# Special & General Relativity Questions and Answers

## Why does a particles mass increase as it moves?

Because this is the way that nature works. Despite the seemingly mysterious nature of this concept, mass is simply the resistance a body has to being accelerated. In Newton's equation F = mass x acceleration, mass is the 'coefficient of inertia' which you multiply with a bodies acceleration to determine the magnitude of the applied force. Ernst Mach, a famous german physicist of the late 19th century, proposed that inertia is simply the measure of the gravitational force that all other bodies in the universe have on the single particle experiencing inertia. The quantity M in the equation is then related to the gravitational influence of all the other bodies in the universe upon the body being accelerated. Today, physicists prefer to consider that mass is not produced by 'distant matter', but by a local phenomenon having to do with the so-called Higgs field. This field has yet to be detected, experimentally, in the guise of the new particle called the Higgs Boson, but if found it would be the capstone for our most modern theory of force called The Standard Model.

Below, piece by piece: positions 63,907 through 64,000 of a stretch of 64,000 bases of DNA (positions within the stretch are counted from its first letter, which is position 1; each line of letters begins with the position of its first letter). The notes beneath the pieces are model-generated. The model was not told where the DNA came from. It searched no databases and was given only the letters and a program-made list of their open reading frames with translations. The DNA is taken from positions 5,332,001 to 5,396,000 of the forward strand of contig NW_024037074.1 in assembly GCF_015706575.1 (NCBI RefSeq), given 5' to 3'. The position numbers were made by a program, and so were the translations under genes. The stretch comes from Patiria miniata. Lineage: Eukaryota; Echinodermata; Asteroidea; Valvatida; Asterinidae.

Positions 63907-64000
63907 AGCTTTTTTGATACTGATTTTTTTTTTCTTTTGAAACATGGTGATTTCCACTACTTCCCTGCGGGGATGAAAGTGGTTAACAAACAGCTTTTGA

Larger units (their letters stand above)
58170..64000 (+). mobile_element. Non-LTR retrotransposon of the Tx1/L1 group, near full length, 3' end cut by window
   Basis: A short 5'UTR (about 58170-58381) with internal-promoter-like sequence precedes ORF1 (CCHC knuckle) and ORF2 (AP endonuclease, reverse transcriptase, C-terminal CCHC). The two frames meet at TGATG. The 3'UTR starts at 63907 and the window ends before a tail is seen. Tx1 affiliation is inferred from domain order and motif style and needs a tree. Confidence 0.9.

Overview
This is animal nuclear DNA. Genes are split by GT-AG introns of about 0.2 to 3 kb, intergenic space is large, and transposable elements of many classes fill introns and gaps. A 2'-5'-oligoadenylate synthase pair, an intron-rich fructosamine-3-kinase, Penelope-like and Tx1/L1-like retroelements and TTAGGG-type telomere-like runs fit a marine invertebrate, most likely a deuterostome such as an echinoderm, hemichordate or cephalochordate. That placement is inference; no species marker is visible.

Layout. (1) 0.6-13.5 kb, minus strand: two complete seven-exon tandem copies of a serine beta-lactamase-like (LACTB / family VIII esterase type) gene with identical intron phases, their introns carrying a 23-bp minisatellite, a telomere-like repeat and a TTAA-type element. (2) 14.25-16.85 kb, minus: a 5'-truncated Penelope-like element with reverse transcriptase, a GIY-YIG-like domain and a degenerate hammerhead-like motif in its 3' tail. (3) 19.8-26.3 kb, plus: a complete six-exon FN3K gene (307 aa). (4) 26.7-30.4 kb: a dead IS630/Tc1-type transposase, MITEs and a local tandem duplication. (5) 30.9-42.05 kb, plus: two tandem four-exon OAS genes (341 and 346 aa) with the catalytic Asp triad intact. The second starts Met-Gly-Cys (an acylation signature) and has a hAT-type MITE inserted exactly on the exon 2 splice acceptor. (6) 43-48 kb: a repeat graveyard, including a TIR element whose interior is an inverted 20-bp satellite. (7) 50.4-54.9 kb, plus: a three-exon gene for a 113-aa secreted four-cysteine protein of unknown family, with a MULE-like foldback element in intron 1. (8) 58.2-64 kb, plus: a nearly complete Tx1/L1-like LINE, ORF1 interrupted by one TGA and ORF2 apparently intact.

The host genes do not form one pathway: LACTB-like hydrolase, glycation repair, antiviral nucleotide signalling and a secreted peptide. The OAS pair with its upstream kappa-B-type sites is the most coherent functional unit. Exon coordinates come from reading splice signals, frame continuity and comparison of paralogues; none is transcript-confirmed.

Experimentally, the increase of mass with velocity has been confirmed to great precision; better than 1 part per million. The fact that all particle accelerators built since the 1960's work at all is a testament to the existence of this special relativistic effect. The fundamental reason for why nature should behave this way is lost in the philosophical discussions about why the physical world appears the way it does, and not some other way. If the mass happens to be that of the electron, because 100 percent of the electrons mass is contained in the energy of its electromagnetic field, some physicists have thought of the electron's mass as caused by the tangeling of its own electromagnetic field lines as the electron moves. Also, massless particles exist, such as the light photon, but this condition goes hand-in-hand with the particle speed being that of light.